What do exercise and stress have to do with your skin? A lot, especially for people with PCOS. Stress hormones like cortisol directly impact hormone balance and can even increase androgen production. In some cases of PCOS, known as adrenal PCOS, the adrenal glands produce DHEA, which is an androgen that can drive symptoms. 

Becoming more stress-resilient gives your body the space to breathe when you’re completely overwhelmed by life.

A few ideas to reduce stress include:

  • breathing exercises
  • apps for guided meditations
  • Yoga
  • Walking

For a comprehensive list of stress reduction practices, visit this article.

Exercise for PCOS Acne

Movement also helps the cells in your body become more insulin-sensitive, which is an important step in reducing androgen production.

If you’re looking for a place to start with exercise, strength training will give the greatest benefits in the shortest amount of time.

Related: How to exercise with your cycle.

Topical Treatment for PCOS Acne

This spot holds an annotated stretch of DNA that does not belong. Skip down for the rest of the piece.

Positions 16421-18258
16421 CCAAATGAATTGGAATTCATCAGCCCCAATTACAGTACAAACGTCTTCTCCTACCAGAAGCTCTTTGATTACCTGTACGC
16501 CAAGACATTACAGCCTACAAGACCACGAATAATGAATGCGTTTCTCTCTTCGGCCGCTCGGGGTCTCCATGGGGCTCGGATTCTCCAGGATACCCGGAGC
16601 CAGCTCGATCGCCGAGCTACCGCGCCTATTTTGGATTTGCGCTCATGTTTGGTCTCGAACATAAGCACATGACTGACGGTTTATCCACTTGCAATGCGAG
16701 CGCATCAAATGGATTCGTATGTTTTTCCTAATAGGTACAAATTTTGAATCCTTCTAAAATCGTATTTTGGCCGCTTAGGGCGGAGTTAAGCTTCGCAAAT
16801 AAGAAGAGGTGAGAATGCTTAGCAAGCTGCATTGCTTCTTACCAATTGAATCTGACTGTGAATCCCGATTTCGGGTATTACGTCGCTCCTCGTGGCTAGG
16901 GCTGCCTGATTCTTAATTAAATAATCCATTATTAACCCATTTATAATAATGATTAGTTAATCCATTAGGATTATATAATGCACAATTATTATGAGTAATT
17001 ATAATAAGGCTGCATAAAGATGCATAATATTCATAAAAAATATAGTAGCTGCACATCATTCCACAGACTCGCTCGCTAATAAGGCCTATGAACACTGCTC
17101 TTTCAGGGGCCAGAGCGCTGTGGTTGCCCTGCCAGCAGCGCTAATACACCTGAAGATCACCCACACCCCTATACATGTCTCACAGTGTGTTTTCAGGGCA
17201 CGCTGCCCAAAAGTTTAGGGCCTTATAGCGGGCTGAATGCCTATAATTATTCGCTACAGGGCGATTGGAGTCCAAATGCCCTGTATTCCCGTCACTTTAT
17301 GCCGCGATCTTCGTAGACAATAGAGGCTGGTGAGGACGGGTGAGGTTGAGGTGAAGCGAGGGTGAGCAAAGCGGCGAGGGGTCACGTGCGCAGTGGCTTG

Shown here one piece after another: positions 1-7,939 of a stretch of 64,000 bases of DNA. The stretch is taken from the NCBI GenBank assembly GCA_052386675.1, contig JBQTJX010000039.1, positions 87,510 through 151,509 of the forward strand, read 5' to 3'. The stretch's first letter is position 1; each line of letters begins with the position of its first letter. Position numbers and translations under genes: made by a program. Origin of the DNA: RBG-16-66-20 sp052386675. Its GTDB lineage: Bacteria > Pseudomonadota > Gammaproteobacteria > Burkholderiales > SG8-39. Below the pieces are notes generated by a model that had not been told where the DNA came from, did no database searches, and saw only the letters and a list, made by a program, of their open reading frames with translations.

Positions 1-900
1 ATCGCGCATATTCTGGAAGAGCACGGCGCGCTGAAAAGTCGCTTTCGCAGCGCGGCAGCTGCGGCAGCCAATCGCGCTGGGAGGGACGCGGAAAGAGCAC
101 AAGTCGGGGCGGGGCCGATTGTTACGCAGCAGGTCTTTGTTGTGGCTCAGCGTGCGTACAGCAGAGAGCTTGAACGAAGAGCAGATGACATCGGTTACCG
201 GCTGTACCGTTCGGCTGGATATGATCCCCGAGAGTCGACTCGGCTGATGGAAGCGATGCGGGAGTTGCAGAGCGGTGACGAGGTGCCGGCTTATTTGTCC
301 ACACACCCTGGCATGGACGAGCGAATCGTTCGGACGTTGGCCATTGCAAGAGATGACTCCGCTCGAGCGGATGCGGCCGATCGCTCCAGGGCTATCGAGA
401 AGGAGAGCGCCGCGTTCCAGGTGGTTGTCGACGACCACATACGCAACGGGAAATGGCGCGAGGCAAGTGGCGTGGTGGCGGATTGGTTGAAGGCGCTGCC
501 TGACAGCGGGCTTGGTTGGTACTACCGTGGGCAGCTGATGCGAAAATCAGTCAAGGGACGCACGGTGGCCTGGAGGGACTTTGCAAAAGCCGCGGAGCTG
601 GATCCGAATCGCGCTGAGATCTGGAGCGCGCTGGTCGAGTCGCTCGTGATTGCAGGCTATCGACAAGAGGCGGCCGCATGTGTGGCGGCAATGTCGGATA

Topical antibiotics, retinoids, salicylic acid, and some natural ingredients can help manage PCOS acne.

Acne vulgaris, the medical term for black heads, pimples, and pustules, usually responds well to a combination of lifestyle and medication therapies. In cases of persistent adult acne, medication may be used as first line to reduce acne flare-ups while nutrition and lifestyle therapies are incorporated by the patient.

Understanding Topical Retinoids

Retinoids are a common treatment for acne because they help resurface and bring up new, healthy skin cells while reducing inflammation. They are a derivative of Vitamin A and can be particularly helpful in treating PCOS acne since they work to unclog pores, control oil production, and reduce inflammation.

Retinoids can take time to work, but they can help improve your skin's overall appearance and texture. You can find many over-the-counter retinol products that are a bit milder, but prescription-strength retinoids will generally be more effective.